A single side for an archtop guitar without a mate was left over and I decided to build a crystal radio cabinet with it. Bending the side into an oval is not much different than bending it for a guitar and this one was just long enough to make a 5 ¼” diameter circle. Not a great deal of room but with the help of some precision timing belts and timing pulleys it was just enough for the radio.
The cabinet was not deep enough for a traditional vernier drive so another approach was necessary. A 1 to 1 pulley ratio for the antenna tuning capacitor was used and a 2 to 1 match was good for the main tuning capacitor which provided the vernier reduction needed. A polished steel idler post with a brass sleeve was used to take care of slack in the main tuning belt while keeping the control knobs at equal distances from the variable capacitors.
The detector stand is a model I saw on one of Mike Starcher’s crystal sets and this one is my rendition of it. It is the best detector I have ever used. Placing the tip of the cat’s whisker is precise, easy and quick. I am surprised that I have not seen more of these. It is more involved to build but the performance is more than worth the effort. A spring located in the vertical post creates great action of the cat’s whisker shaft in rolling and moving back and forth. The ¼” set screw in the top of the post adjusts pressure on the spring to give just the right amount of firmness needed. The post pivots to move the whisker from side to side. The brass cup holds galena or pyrite and the other brass post selects a diode for detection.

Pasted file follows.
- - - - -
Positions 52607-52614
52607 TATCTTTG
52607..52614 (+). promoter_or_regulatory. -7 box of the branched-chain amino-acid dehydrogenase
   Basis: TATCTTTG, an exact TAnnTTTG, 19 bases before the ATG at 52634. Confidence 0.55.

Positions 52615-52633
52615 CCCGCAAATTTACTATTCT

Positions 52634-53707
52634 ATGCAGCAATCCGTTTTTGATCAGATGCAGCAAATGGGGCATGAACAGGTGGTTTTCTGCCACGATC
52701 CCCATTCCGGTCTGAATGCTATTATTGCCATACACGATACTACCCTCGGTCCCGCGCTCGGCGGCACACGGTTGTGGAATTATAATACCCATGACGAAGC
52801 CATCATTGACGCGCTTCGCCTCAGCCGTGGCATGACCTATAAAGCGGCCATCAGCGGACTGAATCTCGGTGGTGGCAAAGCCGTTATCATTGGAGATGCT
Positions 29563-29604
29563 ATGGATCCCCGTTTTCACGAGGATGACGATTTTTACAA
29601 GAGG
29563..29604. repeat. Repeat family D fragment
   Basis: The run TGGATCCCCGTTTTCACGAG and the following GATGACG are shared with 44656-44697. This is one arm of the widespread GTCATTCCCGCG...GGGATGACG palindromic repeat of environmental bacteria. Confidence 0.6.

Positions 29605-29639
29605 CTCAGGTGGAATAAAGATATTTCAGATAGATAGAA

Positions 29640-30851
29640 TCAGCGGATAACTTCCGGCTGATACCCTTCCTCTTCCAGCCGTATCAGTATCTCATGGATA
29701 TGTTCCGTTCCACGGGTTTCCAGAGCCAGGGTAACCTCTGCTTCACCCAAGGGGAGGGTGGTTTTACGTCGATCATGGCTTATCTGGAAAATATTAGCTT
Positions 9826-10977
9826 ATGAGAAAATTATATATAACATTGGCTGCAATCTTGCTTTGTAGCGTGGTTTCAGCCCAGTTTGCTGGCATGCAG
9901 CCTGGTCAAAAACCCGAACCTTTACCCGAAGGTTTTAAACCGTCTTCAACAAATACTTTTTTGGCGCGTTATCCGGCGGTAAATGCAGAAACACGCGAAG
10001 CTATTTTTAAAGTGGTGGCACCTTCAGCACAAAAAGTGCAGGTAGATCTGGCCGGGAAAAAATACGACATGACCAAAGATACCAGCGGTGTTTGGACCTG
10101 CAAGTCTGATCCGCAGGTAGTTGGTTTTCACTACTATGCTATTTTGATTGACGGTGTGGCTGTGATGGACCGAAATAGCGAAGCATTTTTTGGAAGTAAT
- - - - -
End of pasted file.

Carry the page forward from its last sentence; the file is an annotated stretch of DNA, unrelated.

The binding posts on the front panel are for antenna, ground and phones.
All wood for this set is tiger maple and the lacquer shades are created here in my shop. Finish is nitrocellulous lacquer.